Review: Family Jewels

Family Jewels is exactly what you think it is–a game about kicking people in the nads. Sadly, it’s nowhere near as entertaining as it sounds.

Your ball-busting adventure begins with a so-called “story” mode, an epic campaign of five whole missions in which you run around a series of environments, including the office, supermarket, bowling alley, amusement park, and museum, breaking things and booting dudes in their doodads until the exit door unlocks. It is completely devoid of any form of storyline, and over within 10 to 15 minutes, if even that long. The final level is literally a museum containing six NPCs–parodies of modern political figures like Drump, Hillrod, Herbie Panders, Willie Binton, Barry Hussein, and Dubya–who stand perfectly still for you to walk up and kick, at which point the level and game concludes. But hey, at least the game’s an equal opportunity offender.

The included Free Play option would seem to be a promising outlet for achieving nut-nuking nirvana, except for the fact that it’s a janky sandbox city environment with nothing to do but walk around, leap across building rooftops like a superhero, drive a car with busted-ass handling, collect some hidden baubles and trinkets, and kick wandering NPCs and hostile enemies in the junk. There’s no substance or purpose to anything. At least the developer was somewhat upfront about the quality, labeling Free Play mode as beta in the main menu. Beta is a fairly generous description, though, because the entirety of the game feels more like an alpha prototype that was sloppily thrown together in a couple hours.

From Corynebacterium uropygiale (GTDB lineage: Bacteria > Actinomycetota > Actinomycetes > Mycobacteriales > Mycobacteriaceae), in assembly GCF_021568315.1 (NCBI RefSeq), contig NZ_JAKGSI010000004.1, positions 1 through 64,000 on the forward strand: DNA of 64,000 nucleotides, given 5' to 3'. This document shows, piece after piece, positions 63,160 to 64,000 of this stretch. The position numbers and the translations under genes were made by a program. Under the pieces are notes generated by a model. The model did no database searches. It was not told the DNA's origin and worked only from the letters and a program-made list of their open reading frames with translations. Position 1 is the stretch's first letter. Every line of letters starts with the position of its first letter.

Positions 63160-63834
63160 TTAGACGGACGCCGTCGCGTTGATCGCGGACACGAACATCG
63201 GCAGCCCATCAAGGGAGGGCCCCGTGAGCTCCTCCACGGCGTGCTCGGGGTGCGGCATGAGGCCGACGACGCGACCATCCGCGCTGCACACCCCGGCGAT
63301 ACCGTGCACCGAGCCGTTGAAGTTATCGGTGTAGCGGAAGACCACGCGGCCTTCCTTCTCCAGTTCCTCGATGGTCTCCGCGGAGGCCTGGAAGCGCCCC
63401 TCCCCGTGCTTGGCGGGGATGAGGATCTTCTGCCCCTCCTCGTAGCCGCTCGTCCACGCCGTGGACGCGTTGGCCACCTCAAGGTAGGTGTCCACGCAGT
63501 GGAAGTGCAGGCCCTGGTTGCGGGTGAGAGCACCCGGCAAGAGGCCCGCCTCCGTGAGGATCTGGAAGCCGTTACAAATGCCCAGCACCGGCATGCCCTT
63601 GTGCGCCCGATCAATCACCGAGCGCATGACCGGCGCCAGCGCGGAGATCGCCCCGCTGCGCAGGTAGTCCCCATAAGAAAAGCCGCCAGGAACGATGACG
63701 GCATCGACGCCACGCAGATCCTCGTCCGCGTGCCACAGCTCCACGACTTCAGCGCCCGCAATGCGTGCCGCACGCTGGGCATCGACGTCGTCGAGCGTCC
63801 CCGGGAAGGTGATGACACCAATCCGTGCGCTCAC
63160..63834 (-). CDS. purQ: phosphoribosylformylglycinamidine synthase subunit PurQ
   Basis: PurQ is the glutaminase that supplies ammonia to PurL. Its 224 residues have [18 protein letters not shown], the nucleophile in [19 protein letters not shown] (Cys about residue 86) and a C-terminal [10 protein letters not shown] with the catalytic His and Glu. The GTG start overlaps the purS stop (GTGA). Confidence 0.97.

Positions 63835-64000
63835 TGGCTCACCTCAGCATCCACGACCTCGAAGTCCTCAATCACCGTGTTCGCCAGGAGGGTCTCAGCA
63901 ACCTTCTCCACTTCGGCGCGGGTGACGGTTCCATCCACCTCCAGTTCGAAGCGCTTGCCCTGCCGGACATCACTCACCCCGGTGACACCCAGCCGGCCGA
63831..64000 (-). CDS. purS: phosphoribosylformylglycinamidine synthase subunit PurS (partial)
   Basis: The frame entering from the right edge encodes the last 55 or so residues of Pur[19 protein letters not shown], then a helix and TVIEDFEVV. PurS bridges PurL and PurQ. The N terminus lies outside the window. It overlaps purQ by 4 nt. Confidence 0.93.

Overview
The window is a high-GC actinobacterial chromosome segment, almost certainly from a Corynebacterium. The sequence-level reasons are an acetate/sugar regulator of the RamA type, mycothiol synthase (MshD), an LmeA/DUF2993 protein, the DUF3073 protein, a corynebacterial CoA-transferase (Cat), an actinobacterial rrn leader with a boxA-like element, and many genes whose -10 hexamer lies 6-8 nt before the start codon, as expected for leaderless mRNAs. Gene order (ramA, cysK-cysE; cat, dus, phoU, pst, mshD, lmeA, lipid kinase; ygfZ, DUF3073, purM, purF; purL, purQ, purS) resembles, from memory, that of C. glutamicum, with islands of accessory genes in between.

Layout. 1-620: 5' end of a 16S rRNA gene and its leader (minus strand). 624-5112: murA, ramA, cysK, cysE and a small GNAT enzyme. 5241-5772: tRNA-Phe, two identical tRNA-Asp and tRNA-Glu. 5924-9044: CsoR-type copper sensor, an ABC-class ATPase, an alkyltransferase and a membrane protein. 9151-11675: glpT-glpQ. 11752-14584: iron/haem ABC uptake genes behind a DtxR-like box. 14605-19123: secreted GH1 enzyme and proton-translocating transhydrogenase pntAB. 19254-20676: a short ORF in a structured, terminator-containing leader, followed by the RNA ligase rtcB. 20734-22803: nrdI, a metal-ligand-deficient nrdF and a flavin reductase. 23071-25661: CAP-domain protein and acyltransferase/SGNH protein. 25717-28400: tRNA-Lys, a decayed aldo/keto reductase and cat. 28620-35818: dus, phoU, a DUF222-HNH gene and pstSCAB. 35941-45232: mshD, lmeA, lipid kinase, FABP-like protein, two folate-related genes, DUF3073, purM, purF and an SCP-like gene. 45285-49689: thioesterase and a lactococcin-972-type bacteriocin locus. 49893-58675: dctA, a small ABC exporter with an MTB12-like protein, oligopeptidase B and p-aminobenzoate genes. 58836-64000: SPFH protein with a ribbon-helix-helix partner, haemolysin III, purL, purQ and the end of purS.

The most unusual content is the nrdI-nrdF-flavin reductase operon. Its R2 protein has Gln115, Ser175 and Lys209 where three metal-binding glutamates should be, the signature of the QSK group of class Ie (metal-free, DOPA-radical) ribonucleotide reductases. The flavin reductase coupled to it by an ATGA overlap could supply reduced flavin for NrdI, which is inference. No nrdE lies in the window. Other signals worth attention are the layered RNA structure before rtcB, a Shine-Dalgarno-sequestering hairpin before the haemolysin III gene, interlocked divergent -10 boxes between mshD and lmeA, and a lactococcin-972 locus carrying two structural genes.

Family Jewels‘ problems are as troubling as they are vast. What kills any potential for fun right off the bat is a cooldown timer that immediately immobilizes the player character for three seconds after a kick. For a game built around the lone mechanic of kicking people in their franks and beans, constantly having to stop and wait after each kick attempt does nothing but saddle you with an unnecessary limitation, and make the gameplay feel choppy and sluggish. You’re rooted in place for enemies to come along and boot you across the screen, which is somewhat funny the first few times due to the ridiculous ragdoll physics, but gets old in a hurry.

Even without a cooldown timer, the game would still be a mess. The hit detection is horrendous to the point of frequently whiffing on kicks even when you’re right up against your target. The physics are straight busted–sometimes when you get kicked by an enemy, you will catapult into the distance and then suddenly rubber band back to where you started. In some parts you can walk right through level geometry, fall through the ground and disappear from view, or get stuck on invisible barriers. What else? Well, the animation and controls are stiff and clunky, the textures are a muddy eyesore, and the framerate often chugs along despite the plain, hideous visuals. I could go on and on, but it’d be better if I just show you some of the many glitches I’ve encountered.

Any time I try to use the unlockable Uncle Vlad character, he starts glitched out, stuck hovering in mid-air with no way to move. The character’s unplayable no matter which mode or level I try.

Did she just walk through those steps? Yep!